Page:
Contact the Bridport News with your stories, pictures and video footage. Send us an email
Huge majority rejects pension offer
Civil and public servants have overwhelmingly rejected the Government's pensions offer, setting the stage for a fresh round of industrial action.
The Public and Commercial Services Union (PCS) said its consultation ballot of members had shown support for continuing a campaign against pension changes.
Some 90.5% of those who took part in the ballot rejected the Government's proposals for a new pension scheme, and 72.1% backed continuing the campaign, including further industrial action with other unions.
The announcement came as the National Union of Teachers (NUT) said it was calling a one-day regional strike in London on March 28 as the next step in its pensions campaign.
The national executive committee of the PCS, which represents around 290,000 civil and public servants, will now meet on Monday to consider the ballot results, the position of other unions and to decide on the next step.
PCS general secretary Mark Serwotka said: "Civil and public servants can see that this Government simply wants to make them pay for the mistakes of bankers and politicians, and have rejected by a massive margin this attack on their pensions.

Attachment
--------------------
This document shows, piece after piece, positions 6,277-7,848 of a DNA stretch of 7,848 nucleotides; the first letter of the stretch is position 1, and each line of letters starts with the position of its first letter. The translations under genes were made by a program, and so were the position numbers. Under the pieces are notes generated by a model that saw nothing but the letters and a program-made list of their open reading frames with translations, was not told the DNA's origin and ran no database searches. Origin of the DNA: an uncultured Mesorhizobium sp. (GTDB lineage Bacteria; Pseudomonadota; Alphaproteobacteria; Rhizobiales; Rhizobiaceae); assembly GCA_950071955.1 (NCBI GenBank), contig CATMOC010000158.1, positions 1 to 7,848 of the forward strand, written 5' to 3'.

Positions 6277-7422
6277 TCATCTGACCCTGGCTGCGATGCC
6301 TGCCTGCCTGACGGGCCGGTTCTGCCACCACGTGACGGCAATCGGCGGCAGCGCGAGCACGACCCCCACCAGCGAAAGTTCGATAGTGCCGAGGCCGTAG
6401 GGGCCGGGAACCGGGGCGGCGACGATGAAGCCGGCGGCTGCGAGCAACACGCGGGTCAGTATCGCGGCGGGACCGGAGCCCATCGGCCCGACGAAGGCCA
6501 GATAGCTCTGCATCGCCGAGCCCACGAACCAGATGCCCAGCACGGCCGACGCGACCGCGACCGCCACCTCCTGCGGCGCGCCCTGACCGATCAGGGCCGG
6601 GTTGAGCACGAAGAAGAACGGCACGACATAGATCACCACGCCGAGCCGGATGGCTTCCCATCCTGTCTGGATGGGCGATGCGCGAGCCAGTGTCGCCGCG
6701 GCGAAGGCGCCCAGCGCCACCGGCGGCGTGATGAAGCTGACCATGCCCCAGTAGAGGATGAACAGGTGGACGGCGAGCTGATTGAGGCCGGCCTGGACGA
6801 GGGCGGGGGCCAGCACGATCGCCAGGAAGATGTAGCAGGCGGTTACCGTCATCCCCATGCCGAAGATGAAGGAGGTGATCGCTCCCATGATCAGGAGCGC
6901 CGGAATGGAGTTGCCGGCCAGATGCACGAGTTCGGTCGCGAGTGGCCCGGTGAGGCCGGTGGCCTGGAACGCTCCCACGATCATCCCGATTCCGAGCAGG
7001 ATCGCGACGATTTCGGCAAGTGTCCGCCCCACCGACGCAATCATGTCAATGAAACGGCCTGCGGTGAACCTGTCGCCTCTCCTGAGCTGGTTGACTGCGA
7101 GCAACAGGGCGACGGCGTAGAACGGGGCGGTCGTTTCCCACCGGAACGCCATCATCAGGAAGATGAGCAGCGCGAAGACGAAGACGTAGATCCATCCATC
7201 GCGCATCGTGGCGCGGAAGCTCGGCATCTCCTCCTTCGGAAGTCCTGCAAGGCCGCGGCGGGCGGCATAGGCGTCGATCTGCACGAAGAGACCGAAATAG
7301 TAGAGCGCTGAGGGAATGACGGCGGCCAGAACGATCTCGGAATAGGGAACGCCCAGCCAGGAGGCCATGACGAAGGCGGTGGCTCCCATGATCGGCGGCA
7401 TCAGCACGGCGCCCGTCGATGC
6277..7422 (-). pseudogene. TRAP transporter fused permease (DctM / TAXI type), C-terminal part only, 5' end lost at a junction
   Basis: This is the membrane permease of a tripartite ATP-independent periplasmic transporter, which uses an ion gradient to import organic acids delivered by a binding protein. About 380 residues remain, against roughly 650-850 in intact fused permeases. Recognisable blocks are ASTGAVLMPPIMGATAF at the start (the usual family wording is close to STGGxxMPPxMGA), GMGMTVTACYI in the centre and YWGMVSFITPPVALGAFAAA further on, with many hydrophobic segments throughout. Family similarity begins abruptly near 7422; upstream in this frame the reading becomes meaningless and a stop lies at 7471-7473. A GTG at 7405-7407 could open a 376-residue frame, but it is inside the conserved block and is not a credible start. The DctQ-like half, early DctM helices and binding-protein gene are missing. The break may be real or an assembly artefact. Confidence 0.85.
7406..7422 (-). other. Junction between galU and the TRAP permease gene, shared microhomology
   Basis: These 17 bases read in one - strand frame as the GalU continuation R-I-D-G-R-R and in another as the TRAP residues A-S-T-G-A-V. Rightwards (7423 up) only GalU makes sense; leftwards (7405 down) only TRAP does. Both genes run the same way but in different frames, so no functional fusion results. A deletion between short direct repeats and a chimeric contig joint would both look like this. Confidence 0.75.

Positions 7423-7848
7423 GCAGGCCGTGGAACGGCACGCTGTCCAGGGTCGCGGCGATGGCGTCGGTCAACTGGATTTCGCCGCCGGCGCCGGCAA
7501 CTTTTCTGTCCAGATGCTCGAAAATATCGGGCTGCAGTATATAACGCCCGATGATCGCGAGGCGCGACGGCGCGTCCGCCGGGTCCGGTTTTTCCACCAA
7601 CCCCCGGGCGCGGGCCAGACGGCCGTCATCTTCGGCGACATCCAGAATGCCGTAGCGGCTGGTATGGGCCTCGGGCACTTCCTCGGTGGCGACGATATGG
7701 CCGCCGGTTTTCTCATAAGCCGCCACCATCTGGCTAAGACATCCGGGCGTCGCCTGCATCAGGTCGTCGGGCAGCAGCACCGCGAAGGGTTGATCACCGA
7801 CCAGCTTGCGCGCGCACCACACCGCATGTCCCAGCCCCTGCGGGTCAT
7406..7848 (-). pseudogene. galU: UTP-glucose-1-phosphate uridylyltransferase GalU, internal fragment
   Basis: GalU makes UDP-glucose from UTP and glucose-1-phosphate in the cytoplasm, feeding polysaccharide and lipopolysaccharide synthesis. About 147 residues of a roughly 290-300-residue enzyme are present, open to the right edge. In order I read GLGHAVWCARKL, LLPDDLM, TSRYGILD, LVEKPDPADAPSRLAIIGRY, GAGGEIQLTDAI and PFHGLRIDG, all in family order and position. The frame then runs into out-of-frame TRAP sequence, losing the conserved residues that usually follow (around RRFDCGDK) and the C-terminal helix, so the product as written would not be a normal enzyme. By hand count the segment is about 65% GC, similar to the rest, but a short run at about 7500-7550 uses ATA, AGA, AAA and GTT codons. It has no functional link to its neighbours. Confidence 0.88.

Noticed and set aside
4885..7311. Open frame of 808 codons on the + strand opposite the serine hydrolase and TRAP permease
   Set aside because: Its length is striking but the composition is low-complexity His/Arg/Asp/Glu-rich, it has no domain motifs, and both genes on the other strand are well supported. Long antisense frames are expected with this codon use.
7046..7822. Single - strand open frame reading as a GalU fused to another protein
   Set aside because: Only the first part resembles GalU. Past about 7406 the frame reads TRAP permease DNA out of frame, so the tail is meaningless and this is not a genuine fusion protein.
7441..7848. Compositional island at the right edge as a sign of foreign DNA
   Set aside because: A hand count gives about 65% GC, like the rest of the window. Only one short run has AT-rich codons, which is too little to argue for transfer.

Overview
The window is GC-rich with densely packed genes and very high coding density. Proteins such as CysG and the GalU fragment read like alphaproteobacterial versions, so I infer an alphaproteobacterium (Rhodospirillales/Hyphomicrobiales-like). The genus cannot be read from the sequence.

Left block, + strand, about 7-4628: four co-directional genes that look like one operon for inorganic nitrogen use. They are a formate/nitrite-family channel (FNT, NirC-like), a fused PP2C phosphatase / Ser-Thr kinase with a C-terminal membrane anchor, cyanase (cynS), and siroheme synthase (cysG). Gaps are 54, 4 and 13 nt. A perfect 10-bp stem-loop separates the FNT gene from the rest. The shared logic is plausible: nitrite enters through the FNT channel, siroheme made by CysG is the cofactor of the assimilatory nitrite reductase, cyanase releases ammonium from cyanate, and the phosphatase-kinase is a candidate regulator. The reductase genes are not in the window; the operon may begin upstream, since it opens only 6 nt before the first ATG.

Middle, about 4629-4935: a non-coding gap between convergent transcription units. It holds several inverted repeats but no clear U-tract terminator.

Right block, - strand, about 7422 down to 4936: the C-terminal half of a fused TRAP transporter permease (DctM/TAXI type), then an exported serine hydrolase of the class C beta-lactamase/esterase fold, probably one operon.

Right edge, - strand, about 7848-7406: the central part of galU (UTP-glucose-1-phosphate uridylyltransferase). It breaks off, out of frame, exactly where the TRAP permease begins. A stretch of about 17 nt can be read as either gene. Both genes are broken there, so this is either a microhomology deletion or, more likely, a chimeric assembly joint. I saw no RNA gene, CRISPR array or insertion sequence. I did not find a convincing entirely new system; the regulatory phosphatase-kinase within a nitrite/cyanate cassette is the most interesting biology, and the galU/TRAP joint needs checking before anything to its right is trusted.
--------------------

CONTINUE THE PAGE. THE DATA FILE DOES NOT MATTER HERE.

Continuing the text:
"Ministers must now seriously engage in negotiations on the core issues if they want a settlement. The vote shows we remain committed to resisting this Government's attacks on pensions, jobs and pay, and to working with other unions to build further co-ordinated industrial action."
The Government has been embroiled in an ongoing row with unions over the future of public sector pensions. While some have now agreed to accept a deal, other unions have rejected the Government's offer, maintaining that it will leave then working longer, paying in more and receiving less when they retire. Ministers argue that changes are needed to make pensions sustainable for the future.
A Cabinet Office spokeswoman said: "It is very disappointing that the PCS union continues to want futile and disruptive strike action, especially when only a third of their members voted in this recent ballot.
"Last week we set out our final proposed agreement on pension reform following over a year of constructive engagement with trades unions. This agreement represents fair, affordable long-term reform that will allow public service workers to face their future with certainty. They are fair to the other taxpayers and beyond the expectations of most people in the private sector."